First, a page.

This swirling pattern of color isn’t some long-lost Van Gogh oil painting — it’s Jupiter and the tumultuous vortices that dot its northern hemisphere.

Credit: NASA/JPL-Caltech/SwRI/MSSS/Gerald Eichstädt /Seán Doran.

Credit: NASA/JPL-Caltech/SwRI/MSSS/Gerald Eichstädt /Seán Doran.

The picture was snapped by the Juno spacecraft on May 23, 2018, during the spacecraft’s 13th close flyby of Jupiter. At the time, Juno was about 9,600 miles from the planet’s cloud tops.

According to NASA, the darker clouds are found deeper in the Jovian planet’s atmosphere while the bright clouds are found higher up into the atmosphere. These bright clouds are likely made of ammonia or ammonia and water, mixed with some yet unknown chemical ingredients. The bright oval at the bottom center of the picture — the one which resembles a cosmic eye — appears uniformly white to ground-based telescopes. From very close, however, we can resolve fine-scale features within the weather system. Just like in the case of Jupiter’s Great Red Spot, winds probably slow down greatly toward the center, where there doesn’t seem to be that much motion compared to the exterior of the eye.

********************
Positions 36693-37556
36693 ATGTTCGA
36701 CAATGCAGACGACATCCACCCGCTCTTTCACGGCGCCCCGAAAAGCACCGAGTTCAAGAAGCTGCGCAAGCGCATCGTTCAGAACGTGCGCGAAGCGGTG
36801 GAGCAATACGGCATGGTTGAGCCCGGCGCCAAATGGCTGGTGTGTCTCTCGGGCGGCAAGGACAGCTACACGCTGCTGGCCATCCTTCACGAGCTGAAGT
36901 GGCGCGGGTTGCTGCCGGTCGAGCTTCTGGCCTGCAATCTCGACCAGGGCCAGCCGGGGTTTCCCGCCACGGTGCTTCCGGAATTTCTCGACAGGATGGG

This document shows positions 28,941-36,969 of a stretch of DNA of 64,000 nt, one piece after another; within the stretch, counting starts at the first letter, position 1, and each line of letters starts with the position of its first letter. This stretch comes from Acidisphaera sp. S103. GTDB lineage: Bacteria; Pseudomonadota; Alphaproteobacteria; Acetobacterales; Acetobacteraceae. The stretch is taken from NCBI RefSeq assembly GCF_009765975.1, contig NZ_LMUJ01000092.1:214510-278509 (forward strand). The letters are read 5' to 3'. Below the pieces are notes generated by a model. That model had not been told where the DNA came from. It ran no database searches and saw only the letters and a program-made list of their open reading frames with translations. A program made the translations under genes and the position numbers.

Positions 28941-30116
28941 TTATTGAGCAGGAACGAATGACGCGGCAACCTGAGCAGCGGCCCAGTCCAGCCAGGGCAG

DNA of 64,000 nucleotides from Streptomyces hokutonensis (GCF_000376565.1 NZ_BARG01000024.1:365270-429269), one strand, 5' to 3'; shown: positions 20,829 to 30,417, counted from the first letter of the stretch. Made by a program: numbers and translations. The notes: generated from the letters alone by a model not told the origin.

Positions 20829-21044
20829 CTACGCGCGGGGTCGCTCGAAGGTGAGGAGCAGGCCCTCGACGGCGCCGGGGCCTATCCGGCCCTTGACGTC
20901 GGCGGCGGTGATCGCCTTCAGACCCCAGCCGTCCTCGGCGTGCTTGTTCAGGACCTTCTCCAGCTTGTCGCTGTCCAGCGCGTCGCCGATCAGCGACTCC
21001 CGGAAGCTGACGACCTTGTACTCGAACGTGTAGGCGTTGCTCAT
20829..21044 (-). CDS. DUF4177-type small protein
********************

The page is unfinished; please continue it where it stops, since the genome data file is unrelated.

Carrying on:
Remarkably, the image was not processed by NASA. Citizen scientists Gerald Eichstädt and Seán Doran were responsible for the final image, who used data from the spacecraft’s JunoCam imager. Check out more pictures like this along with unprocessed data that anyone can use at the Juno Mission homepage.

This month, Juno was supposed to reach the climax of its mission by diving into the gas giant. NASA, however, decided to offer a three-year extension to the mission which means more opportunities for both science and eye candy such as the view feature here. Juno’s end of prime operations is now expected in July 2021, with data analysis and mission close-out activities continuing into 2022.

“This is great news for planetary exploration as well as for the Juno team,” said Scott Bolton, principal investigator of Juno, from the Southwest Research Institute in San Antonio. “These updated plans for Juno will allow it to complete its primary science goals. As a bonus, the larger orbits allow us to further explore the far reaches of the Jovian magnetosphere — the region of space dominated by Jupiter’s magnetic field — including the far magnetotail, the southern magnetosphere, and the magnetospheric boundary region called the magnetopause.”

“We have also found Jupiter’s radiation environment in this orbit to be less extreme than expected, which has been beneficial to not only our spacecraft, but our instruments and the continued quality of science data collected.”

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